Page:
Local civil liberty and immigration advocacy groups held a news conference Thursday in Mineola to oppose Nassau County Executive Laura Curran's plan to open an ICE office at Nassau University Medical Center. Credit: Howard Schnapp

Nassau County Executive Laura Curran on Thursday stood by her decision to relocate U.S. Immigration and Customs Enforcement agents from the county jail to the grounds of the public hospital in East Meadow, despite pushback from immigation advocates who said the move would deter an underserved population from accessing health care because they fear arrests.

Nassau is committed to protecting all residents who live in the county, Curran said at a news conference hours after dozens of protesters gathered in the lobby of the Theodore Roosevelt Executive and Legislative Building in Mineola to air their complaints.

“I will not allow anything or anyone to interfere with access to medical care at the hospital,” she said, referring to Nassau University Medical Center, which is located next to the county jail. “Anything to the contrary, and we will take immediate action.”

The building, where six officials from ICE’s Office of Enforcement and Removal Operations will set up shop, is in the northwest corner of NUMC’s grounds, far from the hospital’s main entrances, Curran said.

“Patients do not go back there,” she said. “Visitors do not go back there.”

The Curran administration asked ICE officials to vacate office space at the Correctional Center in East Meadow by Jan. 31. The move, Curran said, was prompted by a November ruling issued by the state Supreme Court’s Appellate Division, which found that local and state law enforcement cannot arrest or detain immigrants who are in the country illegally — who would otherwise be released — on an ICE warrant for deportation purposes.

In 2017, ICE made nearly 800 requests to sheriffs in Nassau and Suffolk counties to detain inmates for deportation, according to court records.

Nassau County is moving U.S. Immigration and Customs Enforcement agents...

Nassau County is moving U.S. Immigration and Customs Enforcement agents from a trailer at the county jail to the grounds of the public hospital in East Meadow. Credit: Newsday / Gustavo Pabón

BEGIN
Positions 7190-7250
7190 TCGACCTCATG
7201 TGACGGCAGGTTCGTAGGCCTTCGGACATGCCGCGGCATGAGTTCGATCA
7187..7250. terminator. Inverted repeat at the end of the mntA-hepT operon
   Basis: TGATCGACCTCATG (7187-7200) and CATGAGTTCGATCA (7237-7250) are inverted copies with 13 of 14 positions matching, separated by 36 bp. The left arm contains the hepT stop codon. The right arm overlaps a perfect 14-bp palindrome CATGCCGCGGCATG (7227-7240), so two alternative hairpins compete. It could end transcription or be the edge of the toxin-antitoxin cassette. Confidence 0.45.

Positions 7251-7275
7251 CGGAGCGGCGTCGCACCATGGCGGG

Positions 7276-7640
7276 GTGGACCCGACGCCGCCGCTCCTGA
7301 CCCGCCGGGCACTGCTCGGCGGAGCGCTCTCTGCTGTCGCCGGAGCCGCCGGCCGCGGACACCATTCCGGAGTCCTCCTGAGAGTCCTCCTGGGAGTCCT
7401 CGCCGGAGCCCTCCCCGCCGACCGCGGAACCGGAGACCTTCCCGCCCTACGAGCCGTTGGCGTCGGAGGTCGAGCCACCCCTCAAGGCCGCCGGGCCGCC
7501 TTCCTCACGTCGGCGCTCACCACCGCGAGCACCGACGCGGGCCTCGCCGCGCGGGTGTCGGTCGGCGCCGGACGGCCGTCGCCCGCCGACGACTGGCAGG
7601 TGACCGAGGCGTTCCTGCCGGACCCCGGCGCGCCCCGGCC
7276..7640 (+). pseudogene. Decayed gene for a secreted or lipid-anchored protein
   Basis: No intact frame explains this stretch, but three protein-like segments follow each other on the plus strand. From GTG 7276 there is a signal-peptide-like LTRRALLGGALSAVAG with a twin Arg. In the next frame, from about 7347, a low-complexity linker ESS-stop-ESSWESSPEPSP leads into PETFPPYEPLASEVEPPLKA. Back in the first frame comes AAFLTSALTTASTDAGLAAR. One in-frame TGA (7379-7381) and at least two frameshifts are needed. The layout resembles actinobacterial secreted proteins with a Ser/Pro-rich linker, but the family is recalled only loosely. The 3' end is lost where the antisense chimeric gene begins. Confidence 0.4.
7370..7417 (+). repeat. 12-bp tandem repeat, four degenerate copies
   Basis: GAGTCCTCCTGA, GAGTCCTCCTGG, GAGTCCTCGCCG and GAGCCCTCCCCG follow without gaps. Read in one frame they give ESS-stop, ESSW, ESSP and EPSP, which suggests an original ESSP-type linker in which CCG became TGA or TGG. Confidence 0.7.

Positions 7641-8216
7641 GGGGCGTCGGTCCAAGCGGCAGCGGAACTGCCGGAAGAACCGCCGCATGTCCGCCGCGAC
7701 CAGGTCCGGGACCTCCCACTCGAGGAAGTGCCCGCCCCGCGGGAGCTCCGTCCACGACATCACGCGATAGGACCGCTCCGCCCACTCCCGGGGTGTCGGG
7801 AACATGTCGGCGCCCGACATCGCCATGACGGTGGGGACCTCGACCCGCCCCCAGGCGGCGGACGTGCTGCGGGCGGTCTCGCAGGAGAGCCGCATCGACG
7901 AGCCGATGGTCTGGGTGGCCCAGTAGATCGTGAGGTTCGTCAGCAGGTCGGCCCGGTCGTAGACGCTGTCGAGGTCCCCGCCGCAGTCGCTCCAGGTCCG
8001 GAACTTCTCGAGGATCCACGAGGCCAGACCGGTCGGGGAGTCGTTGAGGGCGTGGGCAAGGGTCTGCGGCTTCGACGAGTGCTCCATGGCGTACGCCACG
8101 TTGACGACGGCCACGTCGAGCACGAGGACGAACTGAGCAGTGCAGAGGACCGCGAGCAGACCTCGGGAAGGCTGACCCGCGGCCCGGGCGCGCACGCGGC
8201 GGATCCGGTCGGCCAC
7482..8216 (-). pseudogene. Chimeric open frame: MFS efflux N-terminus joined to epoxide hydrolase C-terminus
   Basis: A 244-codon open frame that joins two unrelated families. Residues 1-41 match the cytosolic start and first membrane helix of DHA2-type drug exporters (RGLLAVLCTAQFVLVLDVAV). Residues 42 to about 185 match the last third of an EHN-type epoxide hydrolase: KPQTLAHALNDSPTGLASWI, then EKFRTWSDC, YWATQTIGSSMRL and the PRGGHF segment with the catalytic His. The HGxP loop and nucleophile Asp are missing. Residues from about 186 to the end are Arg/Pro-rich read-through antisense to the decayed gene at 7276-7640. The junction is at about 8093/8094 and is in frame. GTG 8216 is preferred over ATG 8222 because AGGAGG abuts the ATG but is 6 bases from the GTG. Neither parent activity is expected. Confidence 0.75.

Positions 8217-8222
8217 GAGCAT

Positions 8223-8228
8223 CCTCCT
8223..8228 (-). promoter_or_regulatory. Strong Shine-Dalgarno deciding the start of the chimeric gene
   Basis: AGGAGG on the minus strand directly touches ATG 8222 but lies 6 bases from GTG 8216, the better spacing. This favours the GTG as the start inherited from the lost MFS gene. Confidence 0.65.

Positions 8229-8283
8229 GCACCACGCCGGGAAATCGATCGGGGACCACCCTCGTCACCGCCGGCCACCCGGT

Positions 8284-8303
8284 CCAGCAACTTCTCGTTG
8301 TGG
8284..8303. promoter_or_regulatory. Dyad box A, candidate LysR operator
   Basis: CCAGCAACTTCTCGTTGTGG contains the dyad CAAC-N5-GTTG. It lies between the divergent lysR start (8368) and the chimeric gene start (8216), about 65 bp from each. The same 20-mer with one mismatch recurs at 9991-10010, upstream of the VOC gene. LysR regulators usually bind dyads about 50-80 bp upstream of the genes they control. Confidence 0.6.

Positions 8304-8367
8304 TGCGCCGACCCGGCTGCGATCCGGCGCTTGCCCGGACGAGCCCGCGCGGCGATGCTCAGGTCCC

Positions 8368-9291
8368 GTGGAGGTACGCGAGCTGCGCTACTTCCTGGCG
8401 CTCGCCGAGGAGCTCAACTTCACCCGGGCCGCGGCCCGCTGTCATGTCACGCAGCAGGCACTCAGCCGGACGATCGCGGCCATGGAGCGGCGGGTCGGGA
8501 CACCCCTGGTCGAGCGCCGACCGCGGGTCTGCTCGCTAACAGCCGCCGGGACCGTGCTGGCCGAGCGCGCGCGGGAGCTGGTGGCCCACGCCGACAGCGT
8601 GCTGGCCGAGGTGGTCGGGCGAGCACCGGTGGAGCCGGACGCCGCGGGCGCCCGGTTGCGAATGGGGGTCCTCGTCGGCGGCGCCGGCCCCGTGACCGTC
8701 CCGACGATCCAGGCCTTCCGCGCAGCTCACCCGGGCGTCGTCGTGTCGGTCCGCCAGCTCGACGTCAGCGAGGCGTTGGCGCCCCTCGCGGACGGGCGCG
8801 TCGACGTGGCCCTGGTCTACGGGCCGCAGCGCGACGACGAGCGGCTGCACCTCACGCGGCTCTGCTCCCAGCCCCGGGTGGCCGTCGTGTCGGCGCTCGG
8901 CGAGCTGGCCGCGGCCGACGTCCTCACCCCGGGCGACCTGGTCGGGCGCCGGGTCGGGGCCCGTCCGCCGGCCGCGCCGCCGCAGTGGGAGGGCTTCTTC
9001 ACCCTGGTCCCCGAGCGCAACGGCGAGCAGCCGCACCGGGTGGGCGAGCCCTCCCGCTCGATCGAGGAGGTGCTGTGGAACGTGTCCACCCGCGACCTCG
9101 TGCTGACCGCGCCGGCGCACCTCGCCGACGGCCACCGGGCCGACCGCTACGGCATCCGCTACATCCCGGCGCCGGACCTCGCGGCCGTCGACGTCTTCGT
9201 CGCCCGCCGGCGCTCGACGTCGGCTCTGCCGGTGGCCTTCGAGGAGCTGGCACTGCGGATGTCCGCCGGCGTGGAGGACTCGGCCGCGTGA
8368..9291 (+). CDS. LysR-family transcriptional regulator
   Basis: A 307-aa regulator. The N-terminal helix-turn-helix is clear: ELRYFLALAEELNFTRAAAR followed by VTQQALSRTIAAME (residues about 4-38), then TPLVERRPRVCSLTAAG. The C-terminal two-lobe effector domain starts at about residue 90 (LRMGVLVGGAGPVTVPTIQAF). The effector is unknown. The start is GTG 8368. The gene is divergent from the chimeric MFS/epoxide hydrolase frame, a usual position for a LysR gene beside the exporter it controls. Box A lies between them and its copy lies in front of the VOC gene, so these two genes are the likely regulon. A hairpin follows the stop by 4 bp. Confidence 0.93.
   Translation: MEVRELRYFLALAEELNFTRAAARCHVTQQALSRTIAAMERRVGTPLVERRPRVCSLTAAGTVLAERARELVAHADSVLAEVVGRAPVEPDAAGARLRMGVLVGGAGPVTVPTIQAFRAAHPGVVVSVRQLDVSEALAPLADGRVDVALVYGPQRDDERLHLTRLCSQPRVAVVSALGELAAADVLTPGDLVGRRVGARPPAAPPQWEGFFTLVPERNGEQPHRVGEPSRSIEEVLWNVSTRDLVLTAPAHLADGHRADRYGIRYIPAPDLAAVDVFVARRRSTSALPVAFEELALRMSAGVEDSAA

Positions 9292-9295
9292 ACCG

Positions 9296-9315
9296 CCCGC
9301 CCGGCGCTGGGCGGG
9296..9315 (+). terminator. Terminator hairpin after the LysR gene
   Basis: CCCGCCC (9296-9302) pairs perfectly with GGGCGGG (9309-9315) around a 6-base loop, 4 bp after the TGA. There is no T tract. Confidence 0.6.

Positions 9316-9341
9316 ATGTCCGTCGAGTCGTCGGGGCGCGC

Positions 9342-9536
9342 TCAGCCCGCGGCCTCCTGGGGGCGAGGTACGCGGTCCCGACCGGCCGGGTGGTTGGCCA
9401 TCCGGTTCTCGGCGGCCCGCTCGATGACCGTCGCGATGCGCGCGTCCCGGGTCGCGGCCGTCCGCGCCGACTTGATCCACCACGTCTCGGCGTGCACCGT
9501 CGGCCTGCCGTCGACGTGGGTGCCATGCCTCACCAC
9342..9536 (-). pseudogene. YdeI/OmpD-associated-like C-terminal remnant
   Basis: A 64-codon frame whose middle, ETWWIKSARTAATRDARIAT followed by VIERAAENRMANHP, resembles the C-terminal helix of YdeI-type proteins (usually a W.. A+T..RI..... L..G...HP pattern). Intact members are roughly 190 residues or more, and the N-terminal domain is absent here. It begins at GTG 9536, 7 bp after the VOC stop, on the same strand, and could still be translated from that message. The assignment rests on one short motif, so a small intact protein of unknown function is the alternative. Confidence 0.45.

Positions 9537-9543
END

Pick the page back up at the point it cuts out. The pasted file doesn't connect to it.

But Curran changed course Tuesday and announced ICE’s new location, hours after nearly 100 law enforcement union officials gathered in Mineola to protest her decision to evict the federal agents, citing concerns that the move will cause a spike in gang violence.

No one is happy with Curran’s decision.

On Thursday, protesters, some held signs that said, “ICE @NUMC makes us sick” and “Building trust with communities is tough on crime,” urged Curran to reconsider her decision to relocate ICE to the county's only public hospital.

Angela Papalia, a social worker with Adelphi New York Statewide Breast Cancer Hotline & Support Program, was among dozens of people who showed up to voice their displeasure.

“We have concerns that women, children and families will not receive lifesaving care due to the fear that has arisen by the news that was released yesterday,” Papalia said.

Nassau Police Benevolent Association president James McDermott on Thursday said the jail is a secured facility, which makes it a safer place for ICE agents to work and also allows them to collect intelligence.

“They can actually observe inmates. They can sit there and watch inmates while they are in the yard. They can readily access inmates for interviews,” McDermott said.

If the trailer is too close to the jail’s visitor entrance, McDermot said Curran could've moved it to another location within the jail complex.

“She was kicking ICE out of Nassau County,” McDermott said. “Now she’s scrambling because she got pushback from everyone.”

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